Interfaith conversations can include such topics as ethics and morality; love and compassion; service to the community; climate change and global warming; personal spiritual practice such as prayer or meditation; social justice; human rights issues for women, children and minorities; or liturgy and the history of ritual as it relates to cultural and religious traditions from around the world.

But don’t fool yourself into thinking that these conversations are dry, academic, monotonous and uninspired — like some sermons or speeches tend to be. Most of these events are lively and passionate (sometimes heated), are fun and inspiring and most times involve great food and a focus on community.

Here are the top 5 reasons that you should start attending interfaith events:

1. Conflict resolution

No matter what model you’re using — the “Four S’s of Interfaith” or the “Interfaith Triangle” — using conversation to defuse violence and tension through peaceful means is something that we need more of in the home, the workplace, and the world. Using words to solve our disagreements and learning to take the role of other is one of the best examples we can set for our peers, our communities and our children. Peace begins with you.

2. It expands your own awareness

Discussing topics like spirituality and religion with others allows you to see the world through their eyes. And learning about others’ feelings, cultures and opinions helps you become more aware of the various perspectives that comprise our world. Allowing others to feel safe and encouraging them to share deeply — including sometimes personal details — is also a way to foster interpersonal connections that can bring about an expanded sense of awareness within your family, neighborhood and your community. By expressing and sharing together in this safe space, we are contributing more wisdom to the world — more goodness, more truth and more beauty.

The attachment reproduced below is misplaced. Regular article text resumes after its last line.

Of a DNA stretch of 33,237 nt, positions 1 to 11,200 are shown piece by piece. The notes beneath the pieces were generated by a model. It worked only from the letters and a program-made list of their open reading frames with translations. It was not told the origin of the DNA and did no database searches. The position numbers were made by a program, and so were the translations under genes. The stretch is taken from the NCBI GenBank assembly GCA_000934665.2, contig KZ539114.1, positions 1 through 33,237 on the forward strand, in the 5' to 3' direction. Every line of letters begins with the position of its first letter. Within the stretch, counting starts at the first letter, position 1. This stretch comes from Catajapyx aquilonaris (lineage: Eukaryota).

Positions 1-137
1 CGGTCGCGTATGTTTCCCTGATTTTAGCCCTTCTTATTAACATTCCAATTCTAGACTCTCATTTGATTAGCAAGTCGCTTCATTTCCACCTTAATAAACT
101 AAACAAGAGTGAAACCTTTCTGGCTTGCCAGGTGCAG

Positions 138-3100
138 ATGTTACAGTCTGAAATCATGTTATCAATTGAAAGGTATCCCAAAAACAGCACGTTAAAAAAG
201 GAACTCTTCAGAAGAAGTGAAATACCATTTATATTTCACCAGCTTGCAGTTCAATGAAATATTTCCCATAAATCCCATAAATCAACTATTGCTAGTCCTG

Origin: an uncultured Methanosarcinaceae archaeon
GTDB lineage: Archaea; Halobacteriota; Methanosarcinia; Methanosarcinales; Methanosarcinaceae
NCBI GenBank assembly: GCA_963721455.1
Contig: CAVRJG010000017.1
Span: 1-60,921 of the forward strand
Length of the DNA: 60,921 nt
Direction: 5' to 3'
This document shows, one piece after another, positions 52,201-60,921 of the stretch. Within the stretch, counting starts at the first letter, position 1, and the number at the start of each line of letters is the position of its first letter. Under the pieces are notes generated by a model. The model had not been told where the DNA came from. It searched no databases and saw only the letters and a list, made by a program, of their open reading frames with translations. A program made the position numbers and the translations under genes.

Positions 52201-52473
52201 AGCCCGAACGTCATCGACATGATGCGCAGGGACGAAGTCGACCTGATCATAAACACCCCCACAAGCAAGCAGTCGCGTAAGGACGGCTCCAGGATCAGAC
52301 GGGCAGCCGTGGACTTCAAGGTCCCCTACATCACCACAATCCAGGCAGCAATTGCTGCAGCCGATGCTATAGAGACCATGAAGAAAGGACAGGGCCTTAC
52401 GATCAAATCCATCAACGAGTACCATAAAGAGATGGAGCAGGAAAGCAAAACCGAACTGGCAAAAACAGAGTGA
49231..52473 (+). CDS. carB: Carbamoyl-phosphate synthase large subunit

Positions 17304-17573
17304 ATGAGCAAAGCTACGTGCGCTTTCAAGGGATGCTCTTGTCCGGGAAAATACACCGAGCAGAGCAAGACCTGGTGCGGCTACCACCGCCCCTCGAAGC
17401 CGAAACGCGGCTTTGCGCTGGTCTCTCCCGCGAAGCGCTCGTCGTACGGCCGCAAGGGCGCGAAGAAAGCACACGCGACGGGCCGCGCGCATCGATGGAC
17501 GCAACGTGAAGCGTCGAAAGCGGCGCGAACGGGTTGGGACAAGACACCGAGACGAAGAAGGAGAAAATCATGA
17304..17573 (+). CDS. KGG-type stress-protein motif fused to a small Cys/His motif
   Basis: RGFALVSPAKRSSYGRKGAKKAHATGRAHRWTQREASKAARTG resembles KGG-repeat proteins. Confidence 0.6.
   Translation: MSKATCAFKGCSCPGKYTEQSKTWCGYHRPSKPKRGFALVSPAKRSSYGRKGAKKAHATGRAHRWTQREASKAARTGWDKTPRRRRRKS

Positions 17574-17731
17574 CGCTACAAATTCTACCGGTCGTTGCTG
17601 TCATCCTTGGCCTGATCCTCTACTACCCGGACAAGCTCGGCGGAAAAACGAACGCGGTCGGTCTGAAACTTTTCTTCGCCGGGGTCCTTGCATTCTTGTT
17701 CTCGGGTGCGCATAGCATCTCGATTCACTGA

3. It’s for a good cause

There is no equivalent of a “mega church” in the interfaith community. Most of these organizations are grassroots, very small and run by a few volunteers who are dedicated to a mission of unity and world peace. Most of these events do not benefit the individual faith communities, but give directly back to the community they are hosted in, donating proceeds to local charities and encouraging others to do the same. The charities are usually connected to universal concerns like human rights, hunger, poverty, the homeless and the abused. Consider showing up early and helping set up chairs or staying late and striking tables. It’s for a good cause and will be greatly appreciated.

4. Good conversation, good people

Interfaith events are not strictly educational, they are highly social and in some cases may put you in a situation where you have to think before you speak. This is great practice for the real world (especially the workplace). These gatherings usually attract a wide array of people from different backgrounds, cultures and walks of life. Introduce yourself to everyone you can and listen to their stories. Yes, you might learn something from passively observing a talk or panel discussion, but without an audience (or someone to ask meaningful questions) these conversations can be a lot of head-nodding and back-patting. Raise your hand, let your voice be heard. Interfaith events also attract people who are open-minded and who are willing to work out their problems (internal and external) through peaceful means. Be careful, you may unexpectedly find a new friend. Continue reading


#GoodNewsStPete launches in St. Petersburg


Welcome to St. Petersburg, one of the hippest and happiest places to live in Florida – maybe even the world. Every day, so many great and beautiful things happen in our community, yet most of what we see on the news is dirty laundry (or much worse).

#GoodNewsStPete is your chance to create balance in the way the story of our city is told.

Start today:

  1. Take a photo or short video with a caption telling the world about your “good news” from St Pete. Did you get an “A” on your math test? Did someone help you with your groceries? Is there a local event or charity you want to rave about?
  2. Upload it to your social media account with the hashtag #GoodNewsStPete and share the love!
  3. If you’re having trouble finding good news to share about creative, kind, and compassionate people in your community, then go create some yourself!

Follow @GoodNewsStPete on Instagram, or send your good news to GoodNewsStPete@gmail.com for the chance to have it featured!